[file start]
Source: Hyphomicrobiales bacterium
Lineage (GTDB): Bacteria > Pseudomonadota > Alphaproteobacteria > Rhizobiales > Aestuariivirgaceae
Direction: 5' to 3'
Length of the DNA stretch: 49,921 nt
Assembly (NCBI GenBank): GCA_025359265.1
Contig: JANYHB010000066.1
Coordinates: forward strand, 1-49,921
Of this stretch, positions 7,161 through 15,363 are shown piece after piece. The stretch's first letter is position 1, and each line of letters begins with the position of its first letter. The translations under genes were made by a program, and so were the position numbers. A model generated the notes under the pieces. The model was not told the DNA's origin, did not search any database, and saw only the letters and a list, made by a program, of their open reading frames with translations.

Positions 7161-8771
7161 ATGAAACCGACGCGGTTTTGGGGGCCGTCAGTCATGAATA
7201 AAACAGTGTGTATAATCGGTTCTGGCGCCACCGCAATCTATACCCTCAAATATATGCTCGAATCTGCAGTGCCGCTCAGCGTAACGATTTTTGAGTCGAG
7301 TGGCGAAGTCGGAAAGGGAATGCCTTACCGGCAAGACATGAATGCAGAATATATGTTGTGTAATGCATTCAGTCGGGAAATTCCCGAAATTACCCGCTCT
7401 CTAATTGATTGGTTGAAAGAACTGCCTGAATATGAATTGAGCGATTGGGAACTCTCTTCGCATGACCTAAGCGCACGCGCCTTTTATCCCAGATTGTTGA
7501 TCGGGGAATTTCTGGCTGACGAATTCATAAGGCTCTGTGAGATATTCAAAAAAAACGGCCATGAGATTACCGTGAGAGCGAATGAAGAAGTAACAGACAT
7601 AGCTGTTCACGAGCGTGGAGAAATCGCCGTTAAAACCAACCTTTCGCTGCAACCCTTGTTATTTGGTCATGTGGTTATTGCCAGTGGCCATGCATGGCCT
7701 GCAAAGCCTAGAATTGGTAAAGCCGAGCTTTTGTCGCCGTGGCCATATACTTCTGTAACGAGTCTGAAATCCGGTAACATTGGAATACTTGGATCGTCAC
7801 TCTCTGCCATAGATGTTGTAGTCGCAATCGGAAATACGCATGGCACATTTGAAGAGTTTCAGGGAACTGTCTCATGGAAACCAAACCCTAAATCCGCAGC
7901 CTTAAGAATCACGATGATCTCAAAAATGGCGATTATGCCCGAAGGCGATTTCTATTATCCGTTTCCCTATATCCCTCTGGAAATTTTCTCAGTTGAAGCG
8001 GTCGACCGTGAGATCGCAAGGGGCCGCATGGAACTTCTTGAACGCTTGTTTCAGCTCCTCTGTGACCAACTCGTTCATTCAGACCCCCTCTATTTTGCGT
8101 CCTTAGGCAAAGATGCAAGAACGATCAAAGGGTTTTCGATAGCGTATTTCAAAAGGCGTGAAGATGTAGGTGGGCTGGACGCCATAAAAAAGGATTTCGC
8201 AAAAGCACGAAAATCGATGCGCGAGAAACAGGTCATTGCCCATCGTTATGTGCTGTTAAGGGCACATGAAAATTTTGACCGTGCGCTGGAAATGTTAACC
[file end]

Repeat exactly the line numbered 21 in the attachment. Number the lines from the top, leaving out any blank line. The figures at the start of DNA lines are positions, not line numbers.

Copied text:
8201 AAAAGCACGAAAATCGATGCGCGAGAAACAGGTCATTGCCCATCGTTATGTGCTGTTAAGGGCACATGAAAATTTTGACCGTGCGCTGGAAATGTTAACC